By: Chelsea Sydnor
Freshman Rachael Meachem was inspired to draw attention to accomplished African-American alumni and authors, after she wrote a reflection based on Dr. Albert Brinson’s visit for Dr. Paula Quall’s Old Testament class. Meachem has created displays for the library for the month of February, as well as a guest post about lesser-known individuals that have made a difference for civil rights.
Meachem was looking for ways to become more involved on campus, so when the idea presented itself, she took advantage of it. “I wanted to bring awareness to Black History month, because it’s not always advertised,” said Meachem. “I figured the library would be a good place because a lot of people go there.”
The display includes notable Gardner-Webb African-American alumni due to inspiration from a teacher from Meachem’s high
school. She started with Artis Gilmore, a basketball player from the class of 1969, then found information about many more African-American athletes that had also graduated from Gardner-Webb.
However, this project required a lot of responsibility because Meachem was acting by herself, rather than as a part of a group effort.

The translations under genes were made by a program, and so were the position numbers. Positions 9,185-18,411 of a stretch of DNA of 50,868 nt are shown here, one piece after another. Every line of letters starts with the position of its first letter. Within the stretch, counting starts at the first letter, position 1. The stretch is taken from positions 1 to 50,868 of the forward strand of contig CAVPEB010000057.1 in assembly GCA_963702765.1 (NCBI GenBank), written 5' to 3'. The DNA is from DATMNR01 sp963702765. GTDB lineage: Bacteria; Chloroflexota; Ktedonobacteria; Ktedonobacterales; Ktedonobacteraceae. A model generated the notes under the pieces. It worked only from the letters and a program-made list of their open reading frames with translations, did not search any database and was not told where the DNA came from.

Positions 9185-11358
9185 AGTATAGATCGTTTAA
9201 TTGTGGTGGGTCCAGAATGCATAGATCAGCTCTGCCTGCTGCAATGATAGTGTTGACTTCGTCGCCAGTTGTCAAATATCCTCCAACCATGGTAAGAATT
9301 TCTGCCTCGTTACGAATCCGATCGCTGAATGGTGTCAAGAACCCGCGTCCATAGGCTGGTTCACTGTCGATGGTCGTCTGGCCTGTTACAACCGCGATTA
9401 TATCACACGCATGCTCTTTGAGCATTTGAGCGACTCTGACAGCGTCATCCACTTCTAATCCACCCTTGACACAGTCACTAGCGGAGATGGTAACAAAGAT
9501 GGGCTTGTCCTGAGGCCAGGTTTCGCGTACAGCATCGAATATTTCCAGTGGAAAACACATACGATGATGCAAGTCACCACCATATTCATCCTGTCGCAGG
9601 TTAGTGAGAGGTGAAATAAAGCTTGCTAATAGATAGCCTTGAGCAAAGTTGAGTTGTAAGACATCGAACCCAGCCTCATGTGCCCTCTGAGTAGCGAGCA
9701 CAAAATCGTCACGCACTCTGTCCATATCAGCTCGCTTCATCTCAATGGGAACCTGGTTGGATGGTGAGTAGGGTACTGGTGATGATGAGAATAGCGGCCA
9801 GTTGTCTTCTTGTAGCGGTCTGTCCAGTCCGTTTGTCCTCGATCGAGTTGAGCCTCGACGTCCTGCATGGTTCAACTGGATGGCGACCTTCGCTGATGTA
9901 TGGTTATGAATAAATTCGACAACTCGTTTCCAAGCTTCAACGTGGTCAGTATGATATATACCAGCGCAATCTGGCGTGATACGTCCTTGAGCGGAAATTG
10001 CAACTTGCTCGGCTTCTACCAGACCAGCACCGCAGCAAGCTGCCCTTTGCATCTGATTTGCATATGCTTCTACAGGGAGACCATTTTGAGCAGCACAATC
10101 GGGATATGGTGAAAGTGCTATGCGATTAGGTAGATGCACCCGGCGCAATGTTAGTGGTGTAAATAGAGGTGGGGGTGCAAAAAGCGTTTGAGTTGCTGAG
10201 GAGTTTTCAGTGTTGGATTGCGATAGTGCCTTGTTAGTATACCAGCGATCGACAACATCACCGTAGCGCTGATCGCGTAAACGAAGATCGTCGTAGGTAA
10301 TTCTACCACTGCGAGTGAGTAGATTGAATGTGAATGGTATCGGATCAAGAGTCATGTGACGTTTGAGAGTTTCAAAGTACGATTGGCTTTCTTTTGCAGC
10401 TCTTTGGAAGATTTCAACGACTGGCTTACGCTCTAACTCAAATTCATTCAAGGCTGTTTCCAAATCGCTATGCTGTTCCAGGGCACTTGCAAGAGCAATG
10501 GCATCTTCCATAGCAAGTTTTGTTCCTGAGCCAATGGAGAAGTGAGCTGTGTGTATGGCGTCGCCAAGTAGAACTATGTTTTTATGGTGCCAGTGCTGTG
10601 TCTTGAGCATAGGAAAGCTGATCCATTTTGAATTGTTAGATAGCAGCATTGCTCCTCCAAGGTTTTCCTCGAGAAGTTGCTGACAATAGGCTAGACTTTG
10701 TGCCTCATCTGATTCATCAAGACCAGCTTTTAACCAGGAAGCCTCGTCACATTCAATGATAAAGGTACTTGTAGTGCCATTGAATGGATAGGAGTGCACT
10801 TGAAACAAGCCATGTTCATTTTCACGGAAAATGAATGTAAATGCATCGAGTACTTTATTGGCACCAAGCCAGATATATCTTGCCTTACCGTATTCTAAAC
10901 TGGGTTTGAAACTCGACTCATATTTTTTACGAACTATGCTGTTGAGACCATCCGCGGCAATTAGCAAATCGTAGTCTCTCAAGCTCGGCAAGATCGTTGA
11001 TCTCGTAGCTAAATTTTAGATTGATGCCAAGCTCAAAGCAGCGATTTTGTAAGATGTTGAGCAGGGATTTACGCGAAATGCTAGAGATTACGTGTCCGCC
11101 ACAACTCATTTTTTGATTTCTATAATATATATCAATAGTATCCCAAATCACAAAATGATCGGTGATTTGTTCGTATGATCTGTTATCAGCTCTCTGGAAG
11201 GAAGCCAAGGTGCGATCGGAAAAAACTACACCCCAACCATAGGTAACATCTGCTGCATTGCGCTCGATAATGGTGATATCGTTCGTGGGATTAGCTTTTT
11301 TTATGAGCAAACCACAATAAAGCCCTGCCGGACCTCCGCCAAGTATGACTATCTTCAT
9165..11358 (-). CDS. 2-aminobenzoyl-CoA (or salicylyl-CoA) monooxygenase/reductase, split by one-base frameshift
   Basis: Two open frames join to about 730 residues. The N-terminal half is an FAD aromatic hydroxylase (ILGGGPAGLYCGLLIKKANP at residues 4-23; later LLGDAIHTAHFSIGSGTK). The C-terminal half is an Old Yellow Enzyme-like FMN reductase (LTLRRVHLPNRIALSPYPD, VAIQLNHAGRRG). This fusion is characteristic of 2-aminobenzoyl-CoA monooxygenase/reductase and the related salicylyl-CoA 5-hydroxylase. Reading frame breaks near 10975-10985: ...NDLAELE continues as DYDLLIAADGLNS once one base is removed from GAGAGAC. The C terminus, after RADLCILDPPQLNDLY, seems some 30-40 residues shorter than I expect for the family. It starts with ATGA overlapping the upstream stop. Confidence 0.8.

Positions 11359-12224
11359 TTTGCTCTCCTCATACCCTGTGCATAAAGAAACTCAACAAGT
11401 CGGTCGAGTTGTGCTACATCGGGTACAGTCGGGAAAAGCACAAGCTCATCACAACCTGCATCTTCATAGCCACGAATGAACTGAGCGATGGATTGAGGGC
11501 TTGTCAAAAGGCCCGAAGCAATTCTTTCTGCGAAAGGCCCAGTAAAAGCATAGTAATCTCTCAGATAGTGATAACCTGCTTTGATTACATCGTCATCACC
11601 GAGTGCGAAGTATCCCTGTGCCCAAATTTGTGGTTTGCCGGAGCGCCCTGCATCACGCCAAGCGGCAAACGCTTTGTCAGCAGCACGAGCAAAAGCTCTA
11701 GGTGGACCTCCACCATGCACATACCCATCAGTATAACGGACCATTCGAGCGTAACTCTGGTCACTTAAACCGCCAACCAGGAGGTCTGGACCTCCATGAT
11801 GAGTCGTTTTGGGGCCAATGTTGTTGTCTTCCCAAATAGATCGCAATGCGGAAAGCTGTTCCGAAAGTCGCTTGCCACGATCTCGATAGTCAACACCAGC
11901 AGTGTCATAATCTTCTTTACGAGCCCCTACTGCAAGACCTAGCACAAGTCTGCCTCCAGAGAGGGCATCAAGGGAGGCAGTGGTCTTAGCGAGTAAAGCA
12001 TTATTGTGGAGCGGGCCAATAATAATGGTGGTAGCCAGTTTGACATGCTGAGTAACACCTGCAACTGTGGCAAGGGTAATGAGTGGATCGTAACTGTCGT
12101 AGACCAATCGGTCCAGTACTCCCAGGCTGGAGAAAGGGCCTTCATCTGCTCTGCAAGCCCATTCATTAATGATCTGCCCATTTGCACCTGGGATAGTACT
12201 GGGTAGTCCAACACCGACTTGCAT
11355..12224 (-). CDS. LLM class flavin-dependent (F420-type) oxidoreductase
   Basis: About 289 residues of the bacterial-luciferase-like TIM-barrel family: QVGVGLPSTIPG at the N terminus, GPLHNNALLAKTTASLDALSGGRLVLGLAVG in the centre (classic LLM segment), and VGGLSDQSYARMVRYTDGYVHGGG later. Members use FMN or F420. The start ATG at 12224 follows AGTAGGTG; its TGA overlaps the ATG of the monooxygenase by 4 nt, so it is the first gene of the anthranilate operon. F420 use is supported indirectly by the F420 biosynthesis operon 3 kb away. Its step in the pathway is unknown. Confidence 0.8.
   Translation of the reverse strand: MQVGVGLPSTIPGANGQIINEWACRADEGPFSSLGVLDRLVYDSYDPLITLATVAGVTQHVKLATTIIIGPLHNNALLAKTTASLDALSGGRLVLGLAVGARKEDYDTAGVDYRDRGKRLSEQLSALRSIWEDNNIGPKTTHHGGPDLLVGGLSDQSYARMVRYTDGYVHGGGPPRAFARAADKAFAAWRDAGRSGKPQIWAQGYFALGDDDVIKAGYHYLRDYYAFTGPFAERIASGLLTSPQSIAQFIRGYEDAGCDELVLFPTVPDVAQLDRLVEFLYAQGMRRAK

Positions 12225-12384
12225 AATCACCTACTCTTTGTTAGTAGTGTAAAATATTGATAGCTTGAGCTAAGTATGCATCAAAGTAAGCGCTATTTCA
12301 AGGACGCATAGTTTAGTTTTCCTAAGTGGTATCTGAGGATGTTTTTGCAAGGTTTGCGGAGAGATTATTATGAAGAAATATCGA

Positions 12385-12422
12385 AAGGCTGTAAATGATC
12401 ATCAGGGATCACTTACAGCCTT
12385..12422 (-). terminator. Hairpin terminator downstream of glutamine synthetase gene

“I had to balance work study, class work and the project,” said Meachem. “But, I wanted to be able to find clear, precise information and condense it.”
Ultimately, Meachem was encouraged to complete her project by her family, and others around her at Gardner-Webb.
“She asked me if I thought people would come [to see the displays] and I told her ‘I would’,” said Ary Bottoms, one of Meachem’s supervisors for her work study job in the library. “I’m proud of her for carrying out the project even without support from an organization.”
Although she wasn’t working with an organization, Meachem was able to call on the support of another student, senior Heaven Watson-Weary, for help with her research. Watson-Weary was excited to contribute, and provided information about the portion of the project centering around authors.
“We have this month to highlight things we don’t learn [about] on a regular basis in our classrooms,” said Watson-Weary.
Meachem hopes that her work will begin a discussion about the contemporary issue of race, as well as the influence of these people from the past.
“Sometimes even I overlook Black History month, so I’m sure that a lot of other people do as well,” said Meachem.
Two of Meachem’s displays can be viewed in the front lobby of the library, along with one more that is still in progress.